Because I do not care to be the wrecker of a spider’s ability to grow as an artist, I bent down even closer to the web. “Look at that,” I said. “Tell me . . . how did you decide to use this color of . . . web?”
The spider remained silent.
“OK, um . . . what were you thinking about when you were spinning this particular pattern?”
Still, only silence. I wondered if she was perhaps trying to take a nap. The kids and I are reading Charlotte’s Web right now, and man, that Charlotte is no slouch. It would make sense if this little spider was trying to take a nap. So I shut my pie hole and admired her art in silence.
As someone who has trouble rolling out a pizza dough that’s the right thickness, never mind the proper roundness, I find it marvelous that a spider can spin a web that’s the right thickness, one that’s sticky in all the right places, one that’s so perfectly geometric.
I marvel at the tenacity, the dogged determination of nature, insects and arachnids especially. It’s quite beautiful really, that single-minded stubbornness to survive. To me, it’s the smallest, the “least” of creatures that are the most impressive in their desire to survive.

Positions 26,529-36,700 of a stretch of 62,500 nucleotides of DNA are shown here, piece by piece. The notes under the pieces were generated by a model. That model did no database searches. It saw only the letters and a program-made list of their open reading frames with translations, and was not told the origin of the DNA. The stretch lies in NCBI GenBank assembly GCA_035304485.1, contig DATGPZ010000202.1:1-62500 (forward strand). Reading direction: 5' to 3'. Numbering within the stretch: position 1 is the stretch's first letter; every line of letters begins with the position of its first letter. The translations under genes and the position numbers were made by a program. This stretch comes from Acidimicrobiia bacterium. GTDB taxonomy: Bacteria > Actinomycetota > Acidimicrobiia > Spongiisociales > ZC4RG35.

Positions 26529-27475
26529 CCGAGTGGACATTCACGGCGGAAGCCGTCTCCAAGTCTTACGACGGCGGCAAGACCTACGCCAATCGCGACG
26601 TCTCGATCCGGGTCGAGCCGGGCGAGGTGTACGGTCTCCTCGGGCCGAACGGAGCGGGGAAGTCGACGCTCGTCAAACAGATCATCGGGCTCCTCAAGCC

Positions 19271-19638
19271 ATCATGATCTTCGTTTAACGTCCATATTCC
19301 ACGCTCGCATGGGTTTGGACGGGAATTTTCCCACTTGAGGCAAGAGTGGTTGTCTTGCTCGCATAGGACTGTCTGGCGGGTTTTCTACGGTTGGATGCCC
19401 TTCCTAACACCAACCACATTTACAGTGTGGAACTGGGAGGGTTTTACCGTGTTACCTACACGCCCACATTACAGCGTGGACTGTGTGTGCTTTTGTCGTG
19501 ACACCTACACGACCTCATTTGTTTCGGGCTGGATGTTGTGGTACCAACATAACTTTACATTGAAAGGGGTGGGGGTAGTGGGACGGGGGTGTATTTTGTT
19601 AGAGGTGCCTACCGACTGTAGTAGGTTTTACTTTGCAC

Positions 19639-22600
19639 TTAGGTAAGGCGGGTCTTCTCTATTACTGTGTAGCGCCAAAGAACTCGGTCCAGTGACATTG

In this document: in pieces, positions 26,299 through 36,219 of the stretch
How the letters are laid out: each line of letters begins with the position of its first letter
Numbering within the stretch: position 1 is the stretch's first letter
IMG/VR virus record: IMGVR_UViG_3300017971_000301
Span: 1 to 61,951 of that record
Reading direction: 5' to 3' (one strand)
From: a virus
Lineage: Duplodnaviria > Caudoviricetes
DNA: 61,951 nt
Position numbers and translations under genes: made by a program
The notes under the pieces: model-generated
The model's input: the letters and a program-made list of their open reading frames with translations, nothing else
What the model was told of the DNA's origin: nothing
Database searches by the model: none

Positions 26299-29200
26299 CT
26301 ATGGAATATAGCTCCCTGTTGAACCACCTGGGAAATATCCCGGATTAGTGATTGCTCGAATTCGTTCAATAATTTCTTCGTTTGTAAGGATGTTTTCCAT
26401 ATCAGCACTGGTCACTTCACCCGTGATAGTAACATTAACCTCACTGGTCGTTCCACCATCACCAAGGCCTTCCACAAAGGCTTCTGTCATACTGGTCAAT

Take the humble ant. If I were an ant, I’m not sure I’d be jazzed about my life, but darn it, ants get up each morning and haul that grain of sand or crumb of sandwich or, with a bit of teamwork, an entire elephant. All in the name of survival.
There is a homeless man, a particularly down-trodden soul whose mouth lolls open and eyes roll back in his head as he stands in the narrow concrete berm between rushing traffic. He holds his Please sign as he waits for a red light to capture an audience for his plight. He doesn’t appear to be physically or mentally healthy, but his eyes are kind, and there he is, every day, holding his sign even as he can barely hold up his drooping head.